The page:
This chapter was updated in July 2021 to reflect changes from the revised Working Together to Safeguard Children.
- The Duty to Refer
- Making a Referral
- Receiving a Referral
- Concluding a Referral
- Local Information
Anyone who has concerns about a child's welfare should make a referral to Children's Social Care to seek advice and guidance. Referrals can be made by the child themselves, practitioners such as teachers, early years providers, the police, probation service, GPs and health visitors, staff from private or voluntary sector organisations as well as family members and members of the public.
Children's Social Care has the responsibility to clarify with the referrer the nature of the concerns and how and why they have arisen, and to determine the outcome agreed alongside the original referrer.
The local Threshold Criteria is the guidance that underpins this decision making. Click here for Local information.
The child must be seen by a qualified social worker within 24 hours or less if there are child protection concerns and within a maximum of 5 working days for children in need concerns. In all cases the child's needs and safety remain paramount at all times.
The relevant referral process for each local authority area must be used to refer into Children's Social Care to ensure consistency of approach and enable business processes to be secure.
2. The Duty to Refer
All practitioners have a responsibility to refer a child to Children's Social Care under section 11 of the Children Act 2004 if they believe or suspect that the child:
- Has suffered significant harm;
- Is likely to suffer significant harm;
- Has a disability, developmental and welfare needs which are likely only to be met through provision of family support services (with agreement of the child's parent) under the Children Act 1989;
- Is a Child in Need whose development would be likely to be impaired without provision of services.
When practitioners make a referral to Children's Social Care, they should include any pre-existing assessments in respect of the child, if they have been completed. Any information they have about the child's developmental needs, the capacity of their parents and carers to meet these within the context of their wider family and environment should also be provided as a part of the referral information. This should include any information that may inform safeguarding concerns or assessment of risk from outside the home (extra-familial risk).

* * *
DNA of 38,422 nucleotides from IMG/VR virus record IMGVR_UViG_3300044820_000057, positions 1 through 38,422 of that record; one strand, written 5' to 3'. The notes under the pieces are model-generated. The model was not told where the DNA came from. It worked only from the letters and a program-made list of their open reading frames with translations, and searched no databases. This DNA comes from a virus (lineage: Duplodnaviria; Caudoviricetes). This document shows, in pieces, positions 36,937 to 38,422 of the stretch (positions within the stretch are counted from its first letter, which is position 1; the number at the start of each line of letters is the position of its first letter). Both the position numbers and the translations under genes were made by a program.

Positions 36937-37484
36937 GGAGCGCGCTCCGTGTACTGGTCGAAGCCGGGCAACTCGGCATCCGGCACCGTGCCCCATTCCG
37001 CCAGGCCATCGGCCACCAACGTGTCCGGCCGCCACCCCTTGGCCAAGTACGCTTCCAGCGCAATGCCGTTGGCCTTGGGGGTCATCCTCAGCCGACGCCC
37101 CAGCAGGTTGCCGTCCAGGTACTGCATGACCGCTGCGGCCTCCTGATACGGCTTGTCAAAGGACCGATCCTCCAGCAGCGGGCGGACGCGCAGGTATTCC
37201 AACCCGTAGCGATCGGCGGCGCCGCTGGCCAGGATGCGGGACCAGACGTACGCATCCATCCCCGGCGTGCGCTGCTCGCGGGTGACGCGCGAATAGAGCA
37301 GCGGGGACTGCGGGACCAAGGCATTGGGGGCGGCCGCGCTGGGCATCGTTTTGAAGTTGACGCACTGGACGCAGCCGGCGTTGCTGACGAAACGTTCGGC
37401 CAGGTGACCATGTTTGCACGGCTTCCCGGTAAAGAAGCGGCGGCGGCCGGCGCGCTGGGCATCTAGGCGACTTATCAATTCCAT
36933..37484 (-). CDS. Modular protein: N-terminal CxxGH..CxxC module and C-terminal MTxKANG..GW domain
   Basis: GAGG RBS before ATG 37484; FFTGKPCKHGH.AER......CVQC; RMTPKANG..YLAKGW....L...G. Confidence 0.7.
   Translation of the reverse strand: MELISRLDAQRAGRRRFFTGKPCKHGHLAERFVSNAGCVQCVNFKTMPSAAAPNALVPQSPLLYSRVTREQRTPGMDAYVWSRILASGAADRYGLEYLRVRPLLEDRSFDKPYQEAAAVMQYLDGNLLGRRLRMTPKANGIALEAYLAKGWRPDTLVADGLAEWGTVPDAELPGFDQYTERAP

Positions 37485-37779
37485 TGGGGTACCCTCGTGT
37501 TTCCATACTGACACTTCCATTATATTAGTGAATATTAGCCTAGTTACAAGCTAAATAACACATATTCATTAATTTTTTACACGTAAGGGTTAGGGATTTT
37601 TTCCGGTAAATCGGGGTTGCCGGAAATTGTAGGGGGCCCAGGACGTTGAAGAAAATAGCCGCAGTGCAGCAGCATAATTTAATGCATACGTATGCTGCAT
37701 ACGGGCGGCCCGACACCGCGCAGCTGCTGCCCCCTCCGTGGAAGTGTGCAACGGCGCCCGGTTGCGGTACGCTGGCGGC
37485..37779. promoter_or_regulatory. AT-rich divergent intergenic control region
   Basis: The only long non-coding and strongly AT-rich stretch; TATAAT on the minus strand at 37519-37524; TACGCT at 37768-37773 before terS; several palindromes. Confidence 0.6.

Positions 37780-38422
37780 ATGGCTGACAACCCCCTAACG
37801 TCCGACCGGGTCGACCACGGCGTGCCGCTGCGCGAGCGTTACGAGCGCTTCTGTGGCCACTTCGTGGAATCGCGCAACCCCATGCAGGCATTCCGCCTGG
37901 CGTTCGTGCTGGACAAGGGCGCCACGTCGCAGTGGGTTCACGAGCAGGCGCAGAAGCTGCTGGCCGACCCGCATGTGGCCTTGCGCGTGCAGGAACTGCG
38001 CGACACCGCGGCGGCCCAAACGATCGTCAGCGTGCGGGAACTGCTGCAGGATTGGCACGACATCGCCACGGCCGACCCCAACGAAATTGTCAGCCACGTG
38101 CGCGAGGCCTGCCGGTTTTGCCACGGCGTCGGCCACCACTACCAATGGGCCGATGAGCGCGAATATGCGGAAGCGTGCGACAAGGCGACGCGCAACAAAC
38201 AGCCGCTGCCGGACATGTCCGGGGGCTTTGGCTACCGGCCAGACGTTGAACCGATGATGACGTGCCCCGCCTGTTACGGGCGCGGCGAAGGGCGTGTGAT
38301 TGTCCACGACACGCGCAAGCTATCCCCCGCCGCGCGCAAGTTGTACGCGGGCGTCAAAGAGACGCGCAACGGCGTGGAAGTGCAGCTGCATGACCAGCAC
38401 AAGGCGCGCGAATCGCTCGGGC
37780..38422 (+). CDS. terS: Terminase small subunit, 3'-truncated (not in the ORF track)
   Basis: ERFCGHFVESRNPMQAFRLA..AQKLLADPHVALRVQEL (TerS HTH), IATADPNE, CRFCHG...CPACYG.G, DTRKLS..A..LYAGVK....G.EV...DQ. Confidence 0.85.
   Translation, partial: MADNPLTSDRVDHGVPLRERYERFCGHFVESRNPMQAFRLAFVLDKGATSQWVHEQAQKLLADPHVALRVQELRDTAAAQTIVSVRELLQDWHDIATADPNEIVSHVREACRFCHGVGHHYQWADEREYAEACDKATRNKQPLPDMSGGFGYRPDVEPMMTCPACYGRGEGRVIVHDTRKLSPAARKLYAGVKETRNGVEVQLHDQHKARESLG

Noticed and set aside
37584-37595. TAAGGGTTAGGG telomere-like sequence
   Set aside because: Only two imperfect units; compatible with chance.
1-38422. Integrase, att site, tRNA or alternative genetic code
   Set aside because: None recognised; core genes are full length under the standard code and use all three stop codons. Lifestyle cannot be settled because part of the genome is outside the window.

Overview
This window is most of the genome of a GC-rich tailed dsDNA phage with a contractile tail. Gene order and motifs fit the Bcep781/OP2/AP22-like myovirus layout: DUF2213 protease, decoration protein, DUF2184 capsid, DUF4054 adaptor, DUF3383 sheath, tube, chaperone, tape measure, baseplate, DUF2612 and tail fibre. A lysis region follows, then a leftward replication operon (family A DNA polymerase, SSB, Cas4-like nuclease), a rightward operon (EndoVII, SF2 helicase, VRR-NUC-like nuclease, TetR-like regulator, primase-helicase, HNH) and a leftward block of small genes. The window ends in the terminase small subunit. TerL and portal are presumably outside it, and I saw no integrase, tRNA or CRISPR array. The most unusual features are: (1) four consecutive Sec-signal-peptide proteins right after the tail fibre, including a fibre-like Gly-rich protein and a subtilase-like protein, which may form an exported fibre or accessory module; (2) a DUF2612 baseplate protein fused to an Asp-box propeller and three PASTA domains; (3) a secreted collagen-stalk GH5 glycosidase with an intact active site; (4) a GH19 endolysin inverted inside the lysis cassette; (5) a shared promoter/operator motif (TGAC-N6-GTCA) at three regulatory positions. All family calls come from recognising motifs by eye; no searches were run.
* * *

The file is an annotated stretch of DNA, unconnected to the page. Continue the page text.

The referrer should always seek consent from parents they are referring unless to do so would put any child or young person at further risk. See Information Sharing Procedure, National Guidance on Information Sharing for further information on how and when to share safeguarding concerns.
The referrer will always have the opportunity to discuss their concerns with a practitioner in the first instance and should be requested to follow this up in writing.
Where a child or young person is admitted to a mental health facility, practitioners should consider whether a referral to local authority Children's Social Care is necessary.
3. Making a Referral
For all referrals to Children's Social Care, the child will be regarded as potentially a child in need (Children Act 1989), and the referral will be evaluated on the same day that it was received. An outcome decision will be made by a qualified social worker alongside their Team Manager within 24 hours about the type of response that is required.
Referrals or matters of concern for a child who has an open case should be made to the relevant Children's Social Care team. New referrals should be made to the relevant local Children's Services initial point of contact by telephone so that a practitioner can discuss this fully with the referrer.
The referrer should provide information about their concerns and any information they may have gathered in an assessment that may have taken place prior to making the referral. The referrer will be asked for information about the following:
- Full names (including aliases and spelling variations), date of birth and gender of all child/ren in the household;
- Family address and (where relevant) school / nursery attended;
- Identity of those with parental responsibility and any other significant adults who may be involved in caring for the child such as grandparents;
- Names and date of birth of all household members, if available;
- Where available, the child's NHS number and education UPN number;
- Ethnicity, first language and religion of children and parents;
- Any special needs of children or parents;
- Any significant/important recent or historical events/incidents in child or family's life;
- Cause for concern including details of any allegations, their sources, timing and location;
- Child's current location and emotional and physical condition;
- Whether the child needs immediate protection;
- Details of alleged perpetrator, if relevant;
- Referrer's relationship and knowledge of child and parents;
- Known involvement of other agencies / practitioners (e.g. GP);
- Information regarding parental knowledge of, and agreement to, the referral;
- The child's views and wishes, if known.
Other information may be relevant and some information may not be available at the time of making the referral. However, there should not be a delay in order to collect information if the delay may place the child at risk of significant harm.
Once a referral is received by telephone a written follow up must be required if agreed by the referrer and the receiving social worker. In all cases the information provided by the referrer and any actions agreed, will be written up by the social worker. Feedback should be given by local authority children's social care to the referrer on the decisions taken. Where appropriate, this feedback should include the reasons why a case may not meet the statutory threshold and offer suggestions for other sources of more suitable support. Practitioners should always follow up their concerns if they are not satisfied with the local authority children's social care response and should escalate their concerns if they remain dissatisfied.